I also thought this was interesting. I didn’t know menu bar item has such interactivity:

Use mouse wheel or trackpad scrolling gesture to turn the brightness of your distractions down. Place the mouse pointer over HazeOver menu bar icon and scroll to adjust dimming intensity. Scrolling down to the minimum will disable HazeOver.

I have so many icons in the menu bar and I wonder if all these little apps suck my memory dry (using a measly 8GB MBP).


#17

Good episode. @MacSparky and @ismh already sound so comfortable with each other.

I wanted to add a menu bar app:

Nightowl is a neat little app and free that lets you schedule dark mode for your Mac or set a keyboard shortcut to switch to dark mode.

Also, I really like iA Writer as an editor. Instead of having to export every document, on the Mac you can add a Dropbox folder as a location to the iA Writer library which will let you edit documents in place.

Unfortunately you cannot add a Dropbox folder as a location on iOS but you can add any iCloud folder as well as a Working Copy repo.


#18

I’d like to share Divvy. This little menu bar app allows the OCD me to resize my window by just pressing Ctrl-D and then dragging a table on the pop up screen overlay. The app window will quickly resize to this. I have tried apps like Magnet which allows you to resize based on pre-defined area of the screen - for instance, top left or left one-third of the screen. Magnet does not allow me to chose my window size and position in the screen.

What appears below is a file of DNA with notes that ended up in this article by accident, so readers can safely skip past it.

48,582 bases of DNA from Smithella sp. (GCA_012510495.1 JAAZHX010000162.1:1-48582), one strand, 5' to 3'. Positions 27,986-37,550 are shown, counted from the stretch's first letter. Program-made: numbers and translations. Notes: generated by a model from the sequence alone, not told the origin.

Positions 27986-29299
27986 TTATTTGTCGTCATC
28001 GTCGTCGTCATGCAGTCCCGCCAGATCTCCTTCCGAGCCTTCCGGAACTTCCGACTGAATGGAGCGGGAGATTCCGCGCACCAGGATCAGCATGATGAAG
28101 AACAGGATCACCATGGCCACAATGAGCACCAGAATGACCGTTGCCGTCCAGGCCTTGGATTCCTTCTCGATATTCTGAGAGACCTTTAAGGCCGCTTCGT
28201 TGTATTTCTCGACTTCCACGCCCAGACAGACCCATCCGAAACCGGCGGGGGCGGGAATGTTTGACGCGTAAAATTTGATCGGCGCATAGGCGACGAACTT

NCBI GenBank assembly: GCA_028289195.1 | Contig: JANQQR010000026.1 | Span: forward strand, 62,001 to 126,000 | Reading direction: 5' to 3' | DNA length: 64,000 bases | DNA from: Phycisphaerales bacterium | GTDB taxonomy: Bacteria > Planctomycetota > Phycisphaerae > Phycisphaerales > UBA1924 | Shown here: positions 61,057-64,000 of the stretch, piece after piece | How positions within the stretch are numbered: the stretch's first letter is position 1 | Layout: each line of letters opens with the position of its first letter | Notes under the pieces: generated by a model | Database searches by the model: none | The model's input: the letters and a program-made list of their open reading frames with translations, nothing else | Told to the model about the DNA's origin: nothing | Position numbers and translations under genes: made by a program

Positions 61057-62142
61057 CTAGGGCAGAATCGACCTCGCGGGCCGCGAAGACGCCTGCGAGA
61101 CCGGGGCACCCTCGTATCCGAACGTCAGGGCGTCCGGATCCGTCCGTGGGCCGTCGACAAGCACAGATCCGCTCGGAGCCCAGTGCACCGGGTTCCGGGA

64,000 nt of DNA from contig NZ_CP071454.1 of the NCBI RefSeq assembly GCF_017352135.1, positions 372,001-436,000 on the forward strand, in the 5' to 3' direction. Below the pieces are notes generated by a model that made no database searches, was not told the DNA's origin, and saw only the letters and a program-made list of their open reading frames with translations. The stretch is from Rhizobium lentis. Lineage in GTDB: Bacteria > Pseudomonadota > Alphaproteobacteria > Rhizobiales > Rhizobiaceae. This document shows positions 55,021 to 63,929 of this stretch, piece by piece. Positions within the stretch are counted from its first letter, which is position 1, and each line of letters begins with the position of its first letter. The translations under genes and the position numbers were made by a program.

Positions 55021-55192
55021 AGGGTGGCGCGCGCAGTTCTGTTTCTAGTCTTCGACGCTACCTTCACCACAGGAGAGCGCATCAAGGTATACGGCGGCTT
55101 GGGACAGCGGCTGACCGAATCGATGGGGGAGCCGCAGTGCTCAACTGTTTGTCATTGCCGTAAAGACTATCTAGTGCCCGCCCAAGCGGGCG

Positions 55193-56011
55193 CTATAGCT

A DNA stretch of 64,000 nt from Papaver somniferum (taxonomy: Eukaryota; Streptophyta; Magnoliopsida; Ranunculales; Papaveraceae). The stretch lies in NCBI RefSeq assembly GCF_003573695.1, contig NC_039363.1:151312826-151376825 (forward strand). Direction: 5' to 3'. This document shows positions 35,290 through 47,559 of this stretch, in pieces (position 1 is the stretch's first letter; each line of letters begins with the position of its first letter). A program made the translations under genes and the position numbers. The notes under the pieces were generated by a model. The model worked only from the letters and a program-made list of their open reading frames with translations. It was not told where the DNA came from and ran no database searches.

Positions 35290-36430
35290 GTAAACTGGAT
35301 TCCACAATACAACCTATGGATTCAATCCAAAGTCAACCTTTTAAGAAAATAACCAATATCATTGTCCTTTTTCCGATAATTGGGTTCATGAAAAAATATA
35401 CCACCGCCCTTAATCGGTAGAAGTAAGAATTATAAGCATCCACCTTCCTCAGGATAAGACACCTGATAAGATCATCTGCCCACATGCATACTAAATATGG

Divvy is really useful for those who are very particular about how they want each window to look, whether it is center or of a certain size. As I mentioned, useful for a OCD person like me… LOL


#19

So, I listened to the episode a little bit more during lunch time and Rocket was mentioned. Rocket is a cool app for emoji but being an Alfred user, I prefer to use Alfred Emoji workflow for the emoji which works equally well and less one menu bar item to install.

I use Alfred a lot and depend on it very much, but I think I’m still not using the workflow as much as it is capable of. Would like to listen to some tips from a Alfred power-user.


#20

I already had this workflow installed, and the reason I didn’t use it is because I don’t remember to. Rocket is better because as soon as you write a colon to start a (admittedly old fashioned) emoticon it pops up.
Of course not everyone is as old as me.